a bunch of wd_keepalive: unable to disable oom handling!. I'll have to try to force a crash again to see if the times of these coincide with the crashes...
wd_keepalive is a watchdog daemon described in man wd_keepalive. I do not think it is installed by default, so you are probably aware of it.
The OOM killer is a kernel feature intended to keep ...
Some places to look for errors:
The command dmesg will return most of the activity of the current boot.
dmesg returns every event after the boot and how long after the boot, in seconds.
The files /var/log/messages /var/log/syslog and /var/log/kern.log will return pretty much every event you could ever need to know to figure out what happened.
Check your power supply, it may not be able to provide enough current to keep the Pi running.
For example the recommended current supply for the Pi 2 and 3 model B's are as follows:
Raspberry Pi 2 Model B 1.8A
Raspberry Pi 3 Model B 2.5A
wd_keepalive[n] is a thread from your watchdog process. N is an integer specifying the pid of whichever process it's actively watching. From what I can tell, the error is a bug in watchdog. Esentially it's either causing or receiving a fork bomb which then causes the system to crash.
Try disabling watchdog, and then run your make process.
I/O failure is a common cause of this; processes suffering from such are
stuck in an uninterruptible sleep.
If this is widespread and includes critical processes, the entire system will stutter and stall -- although from a GUI perspective this may be exaggerated in that it is mostly the GUI that is stalling.
Such processes can be identified with diagnostic ...
It was probably the polyfuse. Your shady power supply might have tripped it, unless it was from a reputable source.
Other than that, an accessory might have pulled too much power from the Pi, blowing the polyfuse.
For past logs, you can check out /var/log/kern.log if you're on Raspbian.
Yes, it may still be trustworthy. I would't worry about it. ...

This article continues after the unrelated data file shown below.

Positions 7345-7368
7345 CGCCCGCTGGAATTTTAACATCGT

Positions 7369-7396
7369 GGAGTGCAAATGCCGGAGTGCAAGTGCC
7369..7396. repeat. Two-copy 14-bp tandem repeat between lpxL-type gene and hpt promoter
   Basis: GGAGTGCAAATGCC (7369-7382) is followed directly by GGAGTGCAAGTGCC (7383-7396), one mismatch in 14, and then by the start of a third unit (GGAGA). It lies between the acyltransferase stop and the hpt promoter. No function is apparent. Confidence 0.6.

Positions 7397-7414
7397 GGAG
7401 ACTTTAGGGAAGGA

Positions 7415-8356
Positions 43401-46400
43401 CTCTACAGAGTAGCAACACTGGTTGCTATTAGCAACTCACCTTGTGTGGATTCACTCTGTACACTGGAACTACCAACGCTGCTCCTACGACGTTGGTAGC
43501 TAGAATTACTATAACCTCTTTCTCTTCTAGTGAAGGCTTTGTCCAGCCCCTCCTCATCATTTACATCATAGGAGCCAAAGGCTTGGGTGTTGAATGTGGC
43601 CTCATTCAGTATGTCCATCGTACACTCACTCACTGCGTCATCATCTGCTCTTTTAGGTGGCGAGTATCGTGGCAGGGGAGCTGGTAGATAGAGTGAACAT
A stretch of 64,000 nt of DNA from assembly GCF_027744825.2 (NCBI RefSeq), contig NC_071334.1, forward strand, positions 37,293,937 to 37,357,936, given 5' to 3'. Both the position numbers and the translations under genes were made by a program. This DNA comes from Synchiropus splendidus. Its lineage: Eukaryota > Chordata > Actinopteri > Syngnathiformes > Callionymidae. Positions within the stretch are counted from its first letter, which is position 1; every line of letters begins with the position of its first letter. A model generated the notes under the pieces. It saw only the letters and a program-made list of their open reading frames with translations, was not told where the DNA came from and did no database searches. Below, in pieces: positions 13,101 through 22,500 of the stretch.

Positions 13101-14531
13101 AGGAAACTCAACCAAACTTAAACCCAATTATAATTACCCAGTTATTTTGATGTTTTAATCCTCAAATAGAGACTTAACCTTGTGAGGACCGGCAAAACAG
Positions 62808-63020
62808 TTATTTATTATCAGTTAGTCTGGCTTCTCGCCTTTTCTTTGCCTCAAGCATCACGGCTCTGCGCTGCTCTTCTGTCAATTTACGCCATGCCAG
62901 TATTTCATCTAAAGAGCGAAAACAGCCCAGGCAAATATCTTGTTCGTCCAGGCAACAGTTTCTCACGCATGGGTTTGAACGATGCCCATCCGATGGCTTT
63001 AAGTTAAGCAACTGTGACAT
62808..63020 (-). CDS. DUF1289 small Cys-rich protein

it probably is a power supply problem.
The allowed voltage range is the normal one (for 5V logic) 5.0V ±5%
so its a the range between 4.75V and 5.25V.
Note that the lower limit of 4.75V is more a matter of many USB devices not working below that value than it is that the PI itself is that sensitive, especially as much of it (including the ethernet/hub chip, ...
This is a not good, as in bad:[, sign; it may have to do with a driver, possibly the driver for the Pi's SMSC ethernet controller, probably something more obscure since it likely isn't something that's affected many people.
Those console messages are from the kernel, and that final one only occurs once in the kernel source, in kernel/sched/idle_task.c (bare ...
If somebody finds this via search engines:
Re-compiling anything won't help at all, don't waste your time on that.
It's simply an issue with the Kernel and/or the Raspberry Pi firmware.
See here: https://www.raspberrypi.org/forums/viewtopic.php?f=29&t=159170
It's pretty clear about there being no /dev/watchdog.
You may have to manually load the driver. Try:
sudo modprobe bcm2708_wdog
sudo modprobe bcm2835_wdt
And see if /dev/watchdog now exists. If it doesn't, or there are errors, immediately check tail -n 25 /var/log/syslog and/or journalctl -xn 25 to see if there is any explanation.
You can also double ...
This is almost certainly a power issue. The recommended power supply is at least 1 amp and 2 amps is what is suggested for proper performance. Powering the mouse and WiFi via the Pi, might be possible with a better power supply, however, I would suggest a powered USB hub. A quick search of this site will show many WiFi related problems can be traced to ...
This was indeed a power supply issue: unable to supply 2.5A reliably without dipping.
A clue is the lightning bolt icon that appears in the top right of the screen.
As Dr_Bunsen suggested:
It would crash when performing heavy tasks, the CPU draining more power and causing a voltage drop on the supply. Also, dmesg is useful for diagnosing problems, ...
Here is a small bash script that you can call with cron, for example every 30 seconds.
for ((i=COUNT; i>0; i--)); do
/bin/ping -c1 -n 126.96.36.199 >/dev/null 2>&1
[ $? -eq 0 ] && exit 0
This will look $COUNT times if ping returns without error. If so the script ...
If you decide to follow the unsupported "upgrade" from Jessie to Stretch you are expected to be able to resolve the many inconsistencies (including PHP5 and MySQL).
If you were satisfied with Jessie, restore from your backup.
Alternatively do a fresh install of Stretch (like almost everyone else).